Whereas the Department of Justice will investigate all facts and circumstances leading to Trayvon Martin’s death and consider Federal criminal prosecution of George Zimmerman based on Federal civil rights statutes;
Whereas over 2,000,000 signatures have been collected on an online petition demanding Zimmerman’s arrest and justice for Martin’s family;
Whereas Florida’s Stand Your Ground law has been criticized by both the legal and law enforcement communities;
Whereas 21 States have passed and implemented Stand Your Ground laws;
Whereas Stand Your Ground laws dramatically and recklessly expand the right of citizens to use deadly force in self-defense, and have been the subject of national scrutiny in the wake of Trayvon Martin’s death;
Whereas the Stand Your Ground laws were drafted by organizations, corporations, and individuals that ignored advice from experts explaining that such laws would compromise public safety, disproportionately impact communities of color, and would result in offenders circumventing prosecution;
Whereas an attempted expansion of the Stand Your Ground laws doctrine has resulted in the collaboration of the National Rifle Association (NRA) and the American Legislative Exchange Council (ALEC), which promotes conservative public policy by affecting change in State legislatures;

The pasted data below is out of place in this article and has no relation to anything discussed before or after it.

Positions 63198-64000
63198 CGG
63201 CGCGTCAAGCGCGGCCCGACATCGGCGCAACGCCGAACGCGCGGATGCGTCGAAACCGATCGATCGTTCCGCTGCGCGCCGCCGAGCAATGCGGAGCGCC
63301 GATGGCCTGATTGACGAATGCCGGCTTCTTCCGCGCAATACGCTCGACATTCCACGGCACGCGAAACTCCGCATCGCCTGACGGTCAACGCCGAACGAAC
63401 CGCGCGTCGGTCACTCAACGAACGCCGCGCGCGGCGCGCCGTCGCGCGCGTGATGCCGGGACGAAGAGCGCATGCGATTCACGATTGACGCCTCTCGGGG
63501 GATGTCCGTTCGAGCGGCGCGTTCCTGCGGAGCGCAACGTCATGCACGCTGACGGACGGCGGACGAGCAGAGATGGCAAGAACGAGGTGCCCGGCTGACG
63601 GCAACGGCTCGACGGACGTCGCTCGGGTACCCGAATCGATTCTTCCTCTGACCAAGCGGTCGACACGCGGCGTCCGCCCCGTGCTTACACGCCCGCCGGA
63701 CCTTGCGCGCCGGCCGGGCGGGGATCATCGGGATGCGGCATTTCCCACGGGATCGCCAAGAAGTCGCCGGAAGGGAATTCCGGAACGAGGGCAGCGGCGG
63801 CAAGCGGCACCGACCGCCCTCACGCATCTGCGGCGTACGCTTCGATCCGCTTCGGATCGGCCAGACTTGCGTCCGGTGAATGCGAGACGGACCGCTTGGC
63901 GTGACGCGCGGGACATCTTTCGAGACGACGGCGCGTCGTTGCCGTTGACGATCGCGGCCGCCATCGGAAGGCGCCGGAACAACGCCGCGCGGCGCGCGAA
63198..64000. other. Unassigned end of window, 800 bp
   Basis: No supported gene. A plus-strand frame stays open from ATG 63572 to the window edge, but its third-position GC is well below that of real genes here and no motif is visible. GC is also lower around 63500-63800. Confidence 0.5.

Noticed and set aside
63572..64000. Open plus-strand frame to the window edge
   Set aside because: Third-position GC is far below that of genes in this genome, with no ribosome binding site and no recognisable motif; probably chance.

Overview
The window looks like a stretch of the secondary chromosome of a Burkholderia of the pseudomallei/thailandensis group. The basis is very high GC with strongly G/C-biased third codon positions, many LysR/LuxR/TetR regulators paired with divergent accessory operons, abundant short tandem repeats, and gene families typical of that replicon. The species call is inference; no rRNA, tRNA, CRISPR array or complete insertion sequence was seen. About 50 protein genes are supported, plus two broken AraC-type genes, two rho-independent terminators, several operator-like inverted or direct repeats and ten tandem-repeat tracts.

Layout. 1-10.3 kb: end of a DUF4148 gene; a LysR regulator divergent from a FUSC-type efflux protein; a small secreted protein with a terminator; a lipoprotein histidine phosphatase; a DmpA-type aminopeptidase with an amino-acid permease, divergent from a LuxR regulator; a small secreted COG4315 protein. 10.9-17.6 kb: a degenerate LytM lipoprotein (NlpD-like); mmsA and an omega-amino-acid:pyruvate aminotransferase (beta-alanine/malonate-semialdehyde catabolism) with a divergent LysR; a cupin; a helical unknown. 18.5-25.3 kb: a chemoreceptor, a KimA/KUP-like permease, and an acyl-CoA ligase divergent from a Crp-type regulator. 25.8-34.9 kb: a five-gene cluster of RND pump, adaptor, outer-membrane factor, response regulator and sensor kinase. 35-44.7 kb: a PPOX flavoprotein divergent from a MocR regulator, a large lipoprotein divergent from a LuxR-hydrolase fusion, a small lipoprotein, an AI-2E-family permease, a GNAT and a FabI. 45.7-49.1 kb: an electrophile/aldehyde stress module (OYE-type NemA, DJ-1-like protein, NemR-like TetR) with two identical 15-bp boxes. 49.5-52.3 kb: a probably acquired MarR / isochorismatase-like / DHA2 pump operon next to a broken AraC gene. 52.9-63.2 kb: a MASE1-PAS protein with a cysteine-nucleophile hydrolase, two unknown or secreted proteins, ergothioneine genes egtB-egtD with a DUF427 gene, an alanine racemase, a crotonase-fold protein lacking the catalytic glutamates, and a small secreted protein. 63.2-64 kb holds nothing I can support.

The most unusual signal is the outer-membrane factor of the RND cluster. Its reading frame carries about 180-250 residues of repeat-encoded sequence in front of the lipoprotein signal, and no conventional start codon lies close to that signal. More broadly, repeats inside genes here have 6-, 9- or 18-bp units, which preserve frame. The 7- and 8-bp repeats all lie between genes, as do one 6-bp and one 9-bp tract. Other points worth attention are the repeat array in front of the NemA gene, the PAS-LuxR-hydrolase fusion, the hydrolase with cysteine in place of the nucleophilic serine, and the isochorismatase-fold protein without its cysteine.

Whereas ALEC drafts model legislation for its members to champion and advance in their home States;
Whereas ALEC used Florida’s Stand Your Ground law as a template in its push to broaden the Castle Doctrine nationwide; and
Whereas the 2005 passage of Florida’s Stand Your Ground law resulted in similar statutes being passed in 16 other States: Now, therefore, be it
Resolved, That the House of Representatives–
(1) admonishes any State, local agency, or official acting to obstruct an open investigation or failing to fully execute their official duties in the investigation of the events surrounding the death of Trayvon Martin;
(2) condemns all relevant parties for their roles in proposing Stand Your Ground legislation and similar legislation that compromises public safety and the integrity of the prosecutorial system;
(3) condemns unfounded reliance on Stand Your Ground laws to protect actions that extend far beyond historical use of self-defense;
(4) urges any State legislature considering Stand Your Ground legislation to reject such proposals; and
(5) urges the repeal of the Stand Your Ground law in every applicable State, including Florida.
Unfortunately, George Zimmerman cannot sue Representatives Cleaver, Brown, Hastings, or Wilson for defamation as they have absolute legislative immunity. Moreover, the resolution reads like a bill of attainder which is forbidden by the Constitution.
The Hill reports that members of the Congressional Black Caucus are not done yet with their so-called legislative efforts.